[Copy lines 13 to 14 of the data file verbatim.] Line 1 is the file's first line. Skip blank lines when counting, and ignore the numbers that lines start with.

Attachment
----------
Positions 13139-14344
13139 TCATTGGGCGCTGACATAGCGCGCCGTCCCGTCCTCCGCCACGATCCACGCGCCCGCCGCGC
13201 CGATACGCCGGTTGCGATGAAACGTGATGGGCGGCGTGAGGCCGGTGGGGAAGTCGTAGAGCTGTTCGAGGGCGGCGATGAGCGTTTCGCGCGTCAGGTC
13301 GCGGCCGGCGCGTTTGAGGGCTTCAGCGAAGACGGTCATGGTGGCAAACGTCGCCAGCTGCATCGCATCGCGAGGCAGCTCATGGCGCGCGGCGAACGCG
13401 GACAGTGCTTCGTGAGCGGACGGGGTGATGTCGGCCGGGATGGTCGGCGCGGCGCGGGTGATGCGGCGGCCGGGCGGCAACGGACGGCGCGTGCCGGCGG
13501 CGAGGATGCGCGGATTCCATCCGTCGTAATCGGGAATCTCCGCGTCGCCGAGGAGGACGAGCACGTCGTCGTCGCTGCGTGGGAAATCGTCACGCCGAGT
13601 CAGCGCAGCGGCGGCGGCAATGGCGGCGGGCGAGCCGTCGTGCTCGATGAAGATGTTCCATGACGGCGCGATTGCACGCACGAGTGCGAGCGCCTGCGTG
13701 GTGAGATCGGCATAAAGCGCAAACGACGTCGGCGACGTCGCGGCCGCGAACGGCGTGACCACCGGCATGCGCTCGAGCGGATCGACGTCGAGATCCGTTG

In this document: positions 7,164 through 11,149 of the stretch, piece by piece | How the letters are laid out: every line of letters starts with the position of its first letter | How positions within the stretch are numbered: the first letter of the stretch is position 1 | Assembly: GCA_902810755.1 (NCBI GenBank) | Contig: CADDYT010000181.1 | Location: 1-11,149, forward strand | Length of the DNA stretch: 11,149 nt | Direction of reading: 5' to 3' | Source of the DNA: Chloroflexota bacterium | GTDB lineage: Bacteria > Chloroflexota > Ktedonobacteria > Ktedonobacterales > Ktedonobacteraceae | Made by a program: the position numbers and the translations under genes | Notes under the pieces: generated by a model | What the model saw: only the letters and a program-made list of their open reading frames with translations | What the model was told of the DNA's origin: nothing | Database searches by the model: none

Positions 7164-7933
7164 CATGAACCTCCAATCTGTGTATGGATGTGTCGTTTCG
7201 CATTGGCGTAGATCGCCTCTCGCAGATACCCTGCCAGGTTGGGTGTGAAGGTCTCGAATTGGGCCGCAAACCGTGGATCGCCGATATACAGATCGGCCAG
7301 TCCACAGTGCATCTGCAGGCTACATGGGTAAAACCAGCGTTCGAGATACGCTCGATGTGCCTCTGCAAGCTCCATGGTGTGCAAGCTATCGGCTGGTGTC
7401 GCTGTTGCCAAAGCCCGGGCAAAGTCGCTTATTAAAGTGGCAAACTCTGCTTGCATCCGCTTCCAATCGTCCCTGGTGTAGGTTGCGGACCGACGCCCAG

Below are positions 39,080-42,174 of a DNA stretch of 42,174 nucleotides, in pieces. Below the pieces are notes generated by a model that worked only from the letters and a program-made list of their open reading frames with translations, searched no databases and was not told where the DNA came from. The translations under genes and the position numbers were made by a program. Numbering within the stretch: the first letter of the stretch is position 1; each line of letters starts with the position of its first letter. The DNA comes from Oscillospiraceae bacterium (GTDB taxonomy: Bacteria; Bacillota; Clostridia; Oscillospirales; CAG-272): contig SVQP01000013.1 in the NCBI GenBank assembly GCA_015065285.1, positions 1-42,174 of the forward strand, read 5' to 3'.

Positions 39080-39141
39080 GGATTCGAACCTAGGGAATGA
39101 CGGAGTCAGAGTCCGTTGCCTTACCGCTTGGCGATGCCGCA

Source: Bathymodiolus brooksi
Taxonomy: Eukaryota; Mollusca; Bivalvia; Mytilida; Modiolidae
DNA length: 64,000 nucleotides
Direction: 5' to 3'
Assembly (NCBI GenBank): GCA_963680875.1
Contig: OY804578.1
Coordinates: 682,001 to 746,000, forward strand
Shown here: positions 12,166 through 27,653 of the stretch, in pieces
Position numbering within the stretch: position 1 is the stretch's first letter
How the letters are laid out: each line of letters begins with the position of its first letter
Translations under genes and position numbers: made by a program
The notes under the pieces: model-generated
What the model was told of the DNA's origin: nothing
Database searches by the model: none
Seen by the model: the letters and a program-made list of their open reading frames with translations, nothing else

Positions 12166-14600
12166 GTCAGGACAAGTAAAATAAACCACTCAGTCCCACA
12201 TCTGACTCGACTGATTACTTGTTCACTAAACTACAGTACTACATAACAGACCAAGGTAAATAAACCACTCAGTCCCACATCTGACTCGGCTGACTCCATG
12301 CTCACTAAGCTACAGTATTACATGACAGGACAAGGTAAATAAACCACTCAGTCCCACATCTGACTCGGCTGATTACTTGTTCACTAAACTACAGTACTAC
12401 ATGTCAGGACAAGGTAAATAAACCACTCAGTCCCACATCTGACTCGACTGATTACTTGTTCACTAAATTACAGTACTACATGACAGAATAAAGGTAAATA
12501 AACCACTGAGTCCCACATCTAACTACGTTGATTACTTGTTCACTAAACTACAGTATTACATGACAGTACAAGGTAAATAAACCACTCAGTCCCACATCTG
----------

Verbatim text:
7301 TCCACAGTGCATCTGCAGGCTACATGGGTAAAACCAGCGTTCGAGATACGCTCGATGTGCCTCTGCAAGCTCCATGGTGTGCAAGCTATCGGCTGGTGTC
7401 GCTGTTGCCAAAGCCCGGGCAAAGTCGCTTATTAAAGTGGCAAACTCTGCTTGCATCCGCTTCCAATCGTCCCTGGTGTAGGTTGCGGACCGACGCCCAG